I am very pleased to see the number of children that are currently enrolled in St. Rita’s Catechism program. In my class there are many success stories. When I began teaching the class, most kids did not know all the sacraments and their meaning, the cardinal virtues or the gifts of the Holy Spirit. About a month ago, I tested their knowledge in these areas and they all answered correctly. About a week ago I asked them to write a couple of paragraphs on their overall classroom experience. I asked them what they learned and how their knowledge of the Church has grown. I was amazed with the positive feedback I got. They were all happy that they took the class and said their knowledge of the Church has grown. That was my goal, to enhance the children’s knowledge and understanding of the Church. So in my opinion the class has been a success.

The only frustration I had with the class is the lack of participation on the part of parents. When the children did their presentations on their saints, we asked that the parents attend and watch their children present. Unfortunately, many of them could not make it. I think it is important for the parents to reinforce what we are teaching and support their children throughout the process.

Another abiding problem that we hear about is how antagonistic the popular culture is to the truths of the Faith. Do you see signs of this in your young charges? I have to say that I saw much more of a responsiveness to the Faith in the young people who presented today than I expected to see. If they are consumers of the popular culture, they are obviously not letting it get in the way of their respect for the Faith. Can you comment on this?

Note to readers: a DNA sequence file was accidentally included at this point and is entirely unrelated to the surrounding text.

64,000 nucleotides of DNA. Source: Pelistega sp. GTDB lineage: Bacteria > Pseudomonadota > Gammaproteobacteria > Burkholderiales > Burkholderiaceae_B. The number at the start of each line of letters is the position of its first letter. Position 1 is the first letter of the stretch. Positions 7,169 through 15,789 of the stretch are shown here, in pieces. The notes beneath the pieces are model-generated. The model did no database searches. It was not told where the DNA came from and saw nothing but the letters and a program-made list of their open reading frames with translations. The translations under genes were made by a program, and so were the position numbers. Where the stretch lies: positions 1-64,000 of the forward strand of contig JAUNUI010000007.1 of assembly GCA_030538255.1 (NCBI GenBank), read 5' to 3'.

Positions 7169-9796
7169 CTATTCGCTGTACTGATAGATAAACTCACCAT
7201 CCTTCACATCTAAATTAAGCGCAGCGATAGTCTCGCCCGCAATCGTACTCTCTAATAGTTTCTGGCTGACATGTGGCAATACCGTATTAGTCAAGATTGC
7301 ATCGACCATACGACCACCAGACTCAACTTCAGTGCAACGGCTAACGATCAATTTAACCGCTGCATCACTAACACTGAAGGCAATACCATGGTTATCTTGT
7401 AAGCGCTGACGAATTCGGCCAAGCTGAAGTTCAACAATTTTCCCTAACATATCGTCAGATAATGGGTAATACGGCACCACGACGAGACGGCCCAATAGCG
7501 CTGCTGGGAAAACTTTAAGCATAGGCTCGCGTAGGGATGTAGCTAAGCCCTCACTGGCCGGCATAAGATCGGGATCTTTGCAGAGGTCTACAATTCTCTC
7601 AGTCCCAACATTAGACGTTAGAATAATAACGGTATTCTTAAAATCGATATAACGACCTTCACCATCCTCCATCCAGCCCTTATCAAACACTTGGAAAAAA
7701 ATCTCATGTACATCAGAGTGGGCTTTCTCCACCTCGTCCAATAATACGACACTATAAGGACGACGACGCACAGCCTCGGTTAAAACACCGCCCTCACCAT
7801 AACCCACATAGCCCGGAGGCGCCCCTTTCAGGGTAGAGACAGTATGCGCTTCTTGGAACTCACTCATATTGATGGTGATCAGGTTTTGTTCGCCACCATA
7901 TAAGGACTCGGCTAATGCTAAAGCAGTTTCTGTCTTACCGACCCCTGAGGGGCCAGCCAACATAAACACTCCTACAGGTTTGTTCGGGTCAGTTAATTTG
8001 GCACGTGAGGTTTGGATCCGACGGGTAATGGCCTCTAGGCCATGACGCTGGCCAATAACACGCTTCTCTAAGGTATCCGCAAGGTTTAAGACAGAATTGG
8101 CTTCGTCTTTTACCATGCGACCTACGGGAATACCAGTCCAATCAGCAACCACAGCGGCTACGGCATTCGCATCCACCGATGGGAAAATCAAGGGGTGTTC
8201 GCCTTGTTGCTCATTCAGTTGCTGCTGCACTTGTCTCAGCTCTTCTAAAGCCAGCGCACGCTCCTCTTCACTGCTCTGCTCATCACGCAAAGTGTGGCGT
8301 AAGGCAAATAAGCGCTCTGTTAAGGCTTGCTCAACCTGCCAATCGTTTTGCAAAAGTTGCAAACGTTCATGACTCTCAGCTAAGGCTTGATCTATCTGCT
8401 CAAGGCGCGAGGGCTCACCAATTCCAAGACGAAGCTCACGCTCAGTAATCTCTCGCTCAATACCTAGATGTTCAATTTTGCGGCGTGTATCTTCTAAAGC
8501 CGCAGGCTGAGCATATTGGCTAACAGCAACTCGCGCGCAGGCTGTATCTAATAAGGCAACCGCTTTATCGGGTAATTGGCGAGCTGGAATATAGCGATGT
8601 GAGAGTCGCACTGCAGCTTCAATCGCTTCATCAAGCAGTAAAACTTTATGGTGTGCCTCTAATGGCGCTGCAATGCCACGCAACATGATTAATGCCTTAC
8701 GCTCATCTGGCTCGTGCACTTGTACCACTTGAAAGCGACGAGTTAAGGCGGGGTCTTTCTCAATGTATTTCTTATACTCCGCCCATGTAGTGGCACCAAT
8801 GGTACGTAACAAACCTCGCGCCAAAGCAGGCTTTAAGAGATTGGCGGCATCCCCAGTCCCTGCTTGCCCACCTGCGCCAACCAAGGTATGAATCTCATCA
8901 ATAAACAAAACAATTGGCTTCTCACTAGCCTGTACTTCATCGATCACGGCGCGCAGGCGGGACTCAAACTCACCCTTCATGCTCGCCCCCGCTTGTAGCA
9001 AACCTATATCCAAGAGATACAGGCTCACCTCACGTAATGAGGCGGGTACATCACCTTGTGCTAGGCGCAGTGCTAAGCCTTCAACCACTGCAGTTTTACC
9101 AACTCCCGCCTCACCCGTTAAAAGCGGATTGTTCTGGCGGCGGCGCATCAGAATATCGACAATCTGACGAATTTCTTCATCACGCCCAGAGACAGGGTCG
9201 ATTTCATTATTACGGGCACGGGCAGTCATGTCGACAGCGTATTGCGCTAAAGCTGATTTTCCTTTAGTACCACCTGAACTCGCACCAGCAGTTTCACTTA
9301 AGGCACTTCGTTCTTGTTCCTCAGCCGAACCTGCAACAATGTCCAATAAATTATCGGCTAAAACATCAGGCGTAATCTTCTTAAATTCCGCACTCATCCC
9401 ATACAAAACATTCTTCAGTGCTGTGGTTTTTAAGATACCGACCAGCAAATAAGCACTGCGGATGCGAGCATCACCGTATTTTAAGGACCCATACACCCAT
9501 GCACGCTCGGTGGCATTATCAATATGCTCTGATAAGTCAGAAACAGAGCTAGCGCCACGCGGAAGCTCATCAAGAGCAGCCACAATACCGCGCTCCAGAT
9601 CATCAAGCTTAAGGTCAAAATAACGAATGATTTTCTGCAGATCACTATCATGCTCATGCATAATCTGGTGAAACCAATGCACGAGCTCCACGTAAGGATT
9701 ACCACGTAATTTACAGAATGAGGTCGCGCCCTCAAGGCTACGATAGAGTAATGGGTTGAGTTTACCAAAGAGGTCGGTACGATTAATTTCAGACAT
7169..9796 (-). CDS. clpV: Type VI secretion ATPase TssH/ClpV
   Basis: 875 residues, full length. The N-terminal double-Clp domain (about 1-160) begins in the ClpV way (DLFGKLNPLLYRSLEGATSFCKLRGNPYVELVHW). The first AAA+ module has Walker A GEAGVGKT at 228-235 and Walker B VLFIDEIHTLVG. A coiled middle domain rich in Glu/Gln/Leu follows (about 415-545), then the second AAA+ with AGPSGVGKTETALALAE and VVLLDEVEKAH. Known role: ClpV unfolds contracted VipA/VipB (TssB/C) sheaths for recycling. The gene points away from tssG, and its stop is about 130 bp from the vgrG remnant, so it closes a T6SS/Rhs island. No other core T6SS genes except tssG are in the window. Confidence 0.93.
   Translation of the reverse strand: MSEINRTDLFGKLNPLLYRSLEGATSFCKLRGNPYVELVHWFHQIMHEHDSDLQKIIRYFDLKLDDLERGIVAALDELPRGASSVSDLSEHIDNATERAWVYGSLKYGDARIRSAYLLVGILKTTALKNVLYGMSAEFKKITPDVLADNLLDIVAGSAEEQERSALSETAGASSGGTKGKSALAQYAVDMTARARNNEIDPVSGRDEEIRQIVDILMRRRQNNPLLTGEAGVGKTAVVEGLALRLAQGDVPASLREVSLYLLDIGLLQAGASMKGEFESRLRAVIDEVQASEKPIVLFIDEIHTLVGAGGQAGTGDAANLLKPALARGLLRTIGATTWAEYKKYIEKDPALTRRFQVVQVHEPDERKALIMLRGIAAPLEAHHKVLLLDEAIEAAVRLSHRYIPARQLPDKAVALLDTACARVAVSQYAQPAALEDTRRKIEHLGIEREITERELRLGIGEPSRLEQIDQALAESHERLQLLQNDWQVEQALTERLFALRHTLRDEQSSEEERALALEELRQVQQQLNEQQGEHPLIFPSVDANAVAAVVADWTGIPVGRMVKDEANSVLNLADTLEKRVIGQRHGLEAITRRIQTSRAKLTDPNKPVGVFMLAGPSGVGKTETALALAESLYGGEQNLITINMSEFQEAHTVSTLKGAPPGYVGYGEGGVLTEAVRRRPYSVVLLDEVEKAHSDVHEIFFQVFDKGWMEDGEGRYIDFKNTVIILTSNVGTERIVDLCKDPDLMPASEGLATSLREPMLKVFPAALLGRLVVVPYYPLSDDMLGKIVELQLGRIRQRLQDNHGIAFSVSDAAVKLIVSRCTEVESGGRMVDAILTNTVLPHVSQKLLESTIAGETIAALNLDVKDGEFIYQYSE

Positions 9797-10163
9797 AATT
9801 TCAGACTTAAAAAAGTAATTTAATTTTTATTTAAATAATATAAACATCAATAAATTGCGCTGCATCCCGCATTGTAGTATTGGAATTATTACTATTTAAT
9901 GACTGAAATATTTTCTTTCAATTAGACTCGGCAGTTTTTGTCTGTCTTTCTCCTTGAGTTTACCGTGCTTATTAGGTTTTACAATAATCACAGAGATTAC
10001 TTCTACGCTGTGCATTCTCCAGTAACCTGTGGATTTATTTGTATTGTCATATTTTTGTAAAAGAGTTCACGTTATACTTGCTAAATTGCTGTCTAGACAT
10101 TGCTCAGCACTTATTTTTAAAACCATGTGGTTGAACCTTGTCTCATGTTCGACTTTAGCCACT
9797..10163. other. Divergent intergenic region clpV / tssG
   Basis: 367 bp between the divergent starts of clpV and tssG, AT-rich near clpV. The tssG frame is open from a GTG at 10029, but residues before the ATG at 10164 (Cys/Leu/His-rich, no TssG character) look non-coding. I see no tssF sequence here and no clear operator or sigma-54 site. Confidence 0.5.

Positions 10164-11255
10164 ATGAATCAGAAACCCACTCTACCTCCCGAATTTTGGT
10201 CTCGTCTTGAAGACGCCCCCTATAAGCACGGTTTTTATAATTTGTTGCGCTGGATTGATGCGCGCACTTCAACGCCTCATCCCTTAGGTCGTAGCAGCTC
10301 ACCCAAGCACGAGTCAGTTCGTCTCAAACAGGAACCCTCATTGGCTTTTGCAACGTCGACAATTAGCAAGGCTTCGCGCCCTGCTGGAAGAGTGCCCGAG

In my opinion, we need young people in the pews to carry on the Faith. I have seen a disconnect between the youth and the parish because of the age gap. Let’s face it, we see a lot more elderly people in church than we do teenagers. That is why I wanted to teach the class. I might not be a teenager, but I am still very young. I am familiar with the pop culture and I was able to reach the children more effectively by tying in relevant ideas and applications to their lessons. The children in my class are a generation of mobile-device users and social-media consumers. For example, I assigned them a project in which they had to develop and advertise an app that promoted Lent. I split them into groups and had them work as a team. I had them develop an app name, function, and a plan to market their Lenten idea. The kids loved it!

Based on your experience at St. Rita, can you tell me whether you are hopeful about the Catholics of tomorrow? Do you see future Catholic leaders in those you are teaching?

I am very hopeful about the Catholics of tomorrow. In my class I have seen the Holy Spirit working in the teenagers. Many of them have younger siblings in the program and I hear them trying to teach them their prayers and see them sitting together during Mass. These young kids look up to their older siblings and are receptive to their values and beliefs. It makes me very proud to see these teenagers talking to the younger children and teaching them the values of the Church. They are the future.


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About Edward Short 19 Articles
Edward Short is the author of Newman and his Contemporaries and Newman and his Family, both published by Bloomsbury, and Adventures in the Book Pages, published by Gracewing. His most recent book Newman and History has just been published by Gracewing. He lives in New York with his wife and two young children.